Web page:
Edit Content
Not only the outstanding quality of the collection, but also our high level of activity in the areas of research, exhibitions and education guarantee the Artey prominent position in the international & art museum landscape.


The viaduct describes the cultural space as a landscape. It draws its bows as a carrier of signs like a river. It reminds me that I know the limitation. It is exciting because it goes down on its knees as if trapped, yet disappears into the corner from which it emerged. When I think of bridges, the abysses come to mind. The viaduct describes the cultural space as a landscape.

“H Ä M M E R N” by Bernhard Waldenfels

“To be unable to think with one’s hands is to lose part of one’s normal and phylogenetically human thinking.” (Andre Leroi-Gourhan: Hand and Word)

Hammering seems to be something crude and laborious that comes from the “crude beginnings” of mankind. The hand carries out what the mind conceives. The body serves as a henchman until, in the end, machines replace it and hammer and think for it – just like the tripods of the smith god Hephaistos, which already “appeared of their own accord to the assembly of the gods” in Homer. The hammer a tool on call? The hand a dying organ, of which only the index finger remains at the end, which operates buttons? Is the recourse of the hand the price we have to pay for the process of technology?

Modern art, which has long since acknowledged the precursors of an “art brut,” teaches us to distrust talk of “raw beginnings.” The red and blue hammers that appear on Nele Ströbel’s VIADUKT can be read like watermarks in the paper.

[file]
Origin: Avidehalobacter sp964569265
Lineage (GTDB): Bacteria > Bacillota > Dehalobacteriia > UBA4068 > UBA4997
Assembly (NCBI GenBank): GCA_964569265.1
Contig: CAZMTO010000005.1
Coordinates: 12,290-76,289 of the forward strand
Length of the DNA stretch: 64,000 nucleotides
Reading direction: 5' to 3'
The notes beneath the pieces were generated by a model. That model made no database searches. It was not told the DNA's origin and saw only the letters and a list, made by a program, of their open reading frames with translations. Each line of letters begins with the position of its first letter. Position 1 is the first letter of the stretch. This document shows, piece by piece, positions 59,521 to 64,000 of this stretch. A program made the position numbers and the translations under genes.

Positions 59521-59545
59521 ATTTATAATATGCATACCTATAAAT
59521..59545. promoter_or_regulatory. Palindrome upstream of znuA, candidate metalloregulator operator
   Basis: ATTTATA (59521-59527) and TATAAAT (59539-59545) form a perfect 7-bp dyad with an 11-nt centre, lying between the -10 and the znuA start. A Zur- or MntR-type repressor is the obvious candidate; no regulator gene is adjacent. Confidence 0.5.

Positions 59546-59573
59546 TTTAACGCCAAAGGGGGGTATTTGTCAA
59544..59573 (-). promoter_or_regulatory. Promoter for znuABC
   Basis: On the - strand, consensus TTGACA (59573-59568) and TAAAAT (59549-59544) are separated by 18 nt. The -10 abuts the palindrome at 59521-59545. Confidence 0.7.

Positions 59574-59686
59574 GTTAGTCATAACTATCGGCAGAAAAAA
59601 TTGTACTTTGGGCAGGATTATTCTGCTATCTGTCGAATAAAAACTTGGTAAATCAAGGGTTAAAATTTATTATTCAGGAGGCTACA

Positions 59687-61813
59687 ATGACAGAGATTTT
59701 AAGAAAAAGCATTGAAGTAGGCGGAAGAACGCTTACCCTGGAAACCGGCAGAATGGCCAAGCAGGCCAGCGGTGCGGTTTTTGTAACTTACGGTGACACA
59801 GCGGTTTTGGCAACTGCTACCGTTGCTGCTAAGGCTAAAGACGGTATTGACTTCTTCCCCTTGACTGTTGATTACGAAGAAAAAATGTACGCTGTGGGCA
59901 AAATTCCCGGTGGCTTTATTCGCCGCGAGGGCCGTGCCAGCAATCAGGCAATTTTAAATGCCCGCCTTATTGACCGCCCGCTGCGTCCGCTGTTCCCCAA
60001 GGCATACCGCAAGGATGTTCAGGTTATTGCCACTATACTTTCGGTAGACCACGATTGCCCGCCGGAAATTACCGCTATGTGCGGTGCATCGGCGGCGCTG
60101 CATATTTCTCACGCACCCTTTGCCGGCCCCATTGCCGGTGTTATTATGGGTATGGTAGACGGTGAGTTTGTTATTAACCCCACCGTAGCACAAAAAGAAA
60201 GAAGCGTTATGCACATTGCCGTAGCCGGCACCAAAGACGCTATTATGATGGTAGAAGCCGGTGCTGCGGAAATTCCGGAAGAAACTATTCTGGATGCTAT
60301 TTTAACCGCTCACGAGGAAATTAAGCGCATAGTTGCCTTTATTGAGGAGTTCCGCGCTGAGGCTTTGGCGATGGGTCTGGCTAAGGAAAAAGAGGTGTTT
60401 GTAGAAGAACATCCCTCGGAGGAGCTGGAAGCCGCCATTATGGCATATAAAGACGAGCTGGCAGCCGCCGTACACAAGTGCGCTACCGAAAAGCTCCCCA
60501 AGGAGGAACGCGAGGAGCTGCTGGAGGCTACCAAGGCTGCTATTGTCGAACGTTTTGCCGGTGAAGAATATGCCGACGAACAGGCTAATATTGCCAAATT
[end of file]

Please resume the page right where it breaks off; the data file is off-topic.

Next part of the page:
Hammering is not a random sequence of beats, but a rhythm of repetitive beats, comparable to the pulse beat, the pendulum beat of the clock, the rhythm of dance and music. It is let into the manifold movement of life. – Hammering is not a blind movement, but one that seeks its target, circles around it and, if it is lucky, hits the nail on the head right away. – Hammering is not a sheer feat of strength, but a scanning of the material, reckoning with its strengths and weaknesses, using chisel and wedge to break the material’s resistance, penetrate its crevices, wrest a shape from it. The processing of the material teaches us the resistance of things, which more easily escapes the airy distant vision of the eye. – Hammering is not a one-sided mastery, but an interplay of forces between hand and tool . The momentum of the hammer already shows a certain inherent motion, which only intensifies and becomes independent in mechanical devices such as pneumatic hammers or ironworks. From the beginning, man is not fused with his tools like the woodpecker with its tapping beak. The keystrokes always run over an artificial keyboard , as with the strokes on the fortepiano.

At the threshold between nature and culture, which is just as irrevocable, both the inventions of technology and the form games of art escape. There also spring claims of experience to which we have to respond, whether we like it or not. The unilateral disposal of nature in us and outside us is only one kind of answer , namely a violent one. With archaically alienated gestures and ironically broken techniques, the art breaks through the appearance of an infinitely increasing progress. which follows only the im peratives of self-preservation. “Touching such idols with a hammer like a tuning fork and listening where it sounds hollow is one of the effects of an art that is not content to aesthetically duplicate technical processes, but elicits a surplus of experience from them:

Mountains rise, spaces separate, water changes its course …

Bernhard Waldenfels